Influence and scholarly evaluation
Cohen's work helped establish Analytical Marxism as a school of thought, was praised by scholars such as political scientist David McLellan, and historian G. E. M. de Ste. Croix, and came to be seen as a classic. According to philosopher Peter Singer, Cohen, in contrast to some more Hegelian interpretations of Marx's thought, "argues brilliantly for a more old-fashioned interpretation of Marxism as a scientific theory of history, an interpretation often known – disparagingly – as ‘technological determinism’."
Norman Geras described Karl Marx's Theory of History as the leading philosophical discussion of the way in which the character of human beings in any setting depends upon the nature of the prevailing social relations. Philosopher Roger Scruton, though finding Cohen's attempt to present historical materialism as a scientific hypothesis impressive, observes that it shows how difficult it is to develop the necessary concepts. M. C. Howard and J. E. King note that Cohen's ideas have played no role in the debate on underdevelopment. They find this surprising, given their relevance to it. They believe that Cohen's analysis is of higher quality than that of the main protagonists in the debate, reinforcing their critical view of the work of Paul Baran, Andre Gunder Frank, and Immanuel Wallerstein.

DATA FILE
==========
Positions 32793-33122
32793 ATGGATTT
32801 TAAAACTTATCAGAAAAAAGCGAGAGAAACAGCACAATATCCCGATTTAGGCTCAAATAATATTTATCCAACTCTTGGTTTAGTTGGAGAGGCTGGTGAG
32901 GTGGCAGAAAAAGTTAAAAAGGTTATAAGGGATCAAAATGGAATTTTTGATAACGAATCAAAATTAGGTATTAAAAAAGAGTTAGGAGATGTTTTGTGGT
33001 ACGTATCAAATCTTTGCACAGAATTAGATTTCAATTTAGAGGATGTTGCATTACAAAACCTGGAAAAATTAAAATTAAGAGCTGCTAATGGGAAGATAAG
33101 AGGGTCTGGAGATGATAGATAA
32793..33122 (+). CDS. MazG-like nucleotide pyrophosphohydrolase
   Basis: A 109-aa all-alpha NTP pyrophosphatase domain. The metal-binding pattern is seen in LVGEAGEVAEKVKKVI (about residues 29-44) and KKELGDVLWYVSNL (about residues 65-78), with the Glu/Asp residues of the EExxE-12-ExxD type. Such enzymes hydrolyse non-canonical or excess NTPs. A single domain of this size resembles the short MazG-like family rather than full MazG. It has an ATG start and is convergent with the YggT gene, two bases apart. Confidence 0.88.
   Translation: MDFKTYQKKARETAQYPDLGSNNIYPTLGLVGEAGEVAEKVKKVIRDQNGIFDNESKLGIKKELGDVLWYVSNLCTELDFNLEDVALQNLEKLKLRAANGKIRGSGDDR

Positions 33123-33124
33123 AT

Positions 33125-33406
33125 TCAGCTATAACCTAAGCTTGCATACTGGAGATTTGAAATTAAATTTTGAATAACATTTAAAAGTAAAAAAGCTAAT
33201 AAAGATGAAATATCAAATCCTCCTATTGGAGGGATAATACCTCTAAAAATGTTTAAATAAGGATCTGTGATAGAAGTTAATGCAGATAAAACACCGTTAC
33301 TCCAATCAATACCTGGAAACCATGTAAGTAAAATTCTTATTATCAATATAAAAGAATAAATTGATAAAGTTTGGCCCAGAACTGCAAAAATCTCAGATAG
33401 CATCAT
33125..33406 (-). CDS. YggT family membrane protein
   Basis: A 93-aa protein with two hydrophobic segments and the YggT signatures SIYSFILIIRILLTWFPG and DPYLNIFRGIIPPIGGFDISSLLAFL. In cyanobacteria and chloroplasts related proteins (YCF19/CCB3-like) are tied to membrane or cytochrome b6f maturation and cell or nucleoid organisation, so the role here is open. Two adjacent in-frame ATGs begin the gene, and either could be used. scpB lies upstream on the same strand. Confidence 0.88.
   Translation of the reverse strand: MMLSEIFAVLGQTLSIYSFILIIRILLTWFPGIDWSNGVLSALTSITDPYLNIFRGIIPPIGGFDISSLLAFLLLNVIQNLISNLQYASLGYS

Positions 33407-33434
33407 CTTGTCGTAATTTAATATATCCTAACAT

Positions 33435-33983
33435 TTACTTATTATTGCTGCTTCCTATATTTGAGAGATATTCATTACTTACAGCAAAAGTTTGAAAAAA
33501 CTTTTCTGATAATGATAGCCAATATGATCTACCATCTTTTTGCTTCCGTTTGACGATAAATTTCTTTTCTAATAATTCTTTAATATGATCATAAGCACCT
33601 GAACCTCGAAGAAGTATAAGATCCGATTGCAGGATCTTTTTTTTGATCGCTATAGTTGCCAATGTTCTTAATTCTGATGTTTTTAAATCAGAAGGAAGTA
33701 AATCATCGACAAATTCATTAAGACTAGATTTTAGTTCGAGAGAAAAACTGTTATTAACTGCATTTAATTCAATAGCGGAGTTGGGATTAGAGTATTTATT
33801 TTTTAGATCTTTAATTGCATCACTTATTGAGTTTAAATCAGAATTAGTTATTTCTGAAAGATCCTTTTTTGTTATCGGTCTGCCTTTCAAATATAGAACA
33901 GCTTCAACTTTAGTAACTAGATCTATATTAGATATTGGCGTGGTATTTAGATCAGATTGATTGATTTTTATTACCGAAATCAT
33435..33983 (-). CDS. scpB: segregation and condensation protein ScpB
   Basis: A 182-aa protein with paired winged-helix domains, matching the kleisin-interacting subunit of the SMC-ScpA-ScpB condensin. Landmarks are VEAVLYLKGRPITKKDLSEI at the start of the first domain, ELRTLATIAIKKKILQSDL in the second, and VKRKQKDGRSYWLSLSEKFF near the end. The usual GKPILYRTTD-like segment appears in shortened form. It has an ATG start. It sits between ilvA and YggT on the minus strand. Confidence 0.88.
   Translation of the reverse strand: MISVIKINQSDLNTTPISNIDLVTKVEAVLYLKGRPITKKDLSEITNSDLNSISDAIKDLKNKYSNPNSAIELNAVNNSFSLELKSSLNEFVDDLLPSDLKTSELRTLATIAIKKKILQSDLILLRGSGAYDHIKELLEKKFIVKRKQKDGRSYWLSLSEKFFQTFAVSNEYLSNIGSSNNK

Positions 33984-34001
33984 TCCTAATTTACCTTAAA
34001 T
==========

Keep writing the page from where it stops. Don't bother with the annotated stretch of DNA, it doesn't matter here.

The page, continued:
Literary critic Terry Eagleton, who understands Cohen to be espousing a determinist theory in which productive forces automatically produce certain social relations, finds Karl Marx's Theory of History: A Defence to be a skillful defense of a "wrongheaded" idea.
- Karl Marx: His Life and Environment
- Marx and Human Nature: Refutation of a Legend
- The Class Struggle in the Ancient Greek World
- Kymlicka, Will (1995). Honderich, Ted, ed. The Oxford Companion to Philosophy. Oxford: Oxford University Press. p. 139. ISBN 0-19-866132-0.
- Singer, Peter (2000). Marx: A Very Short Introduction. Oxford: Oxford University Press. p. 105. ISBN 0-19-285405-4.
- Howard, M. C.; King, J. C. (1992). A History of Marxian Economics Volume II, 1929-1990. London: Macmillan. pp. 213, 223. ISBN 0-333-38814-3.
- Eagleton, Terry (2012). Why Marx Was Right. New Haven: Yale University Press. pp. 49, 242, 243. ISBN 978-0-300-18153-1.
- G. A. Cohen, Karl Marx's Theory of History: A Defence (Princeton: Princeton University Press, 1978), p. 278.
- Charles Taylor, “Critical Notice”, Canadian Journal of Philosophy 10 (1980), p. 330.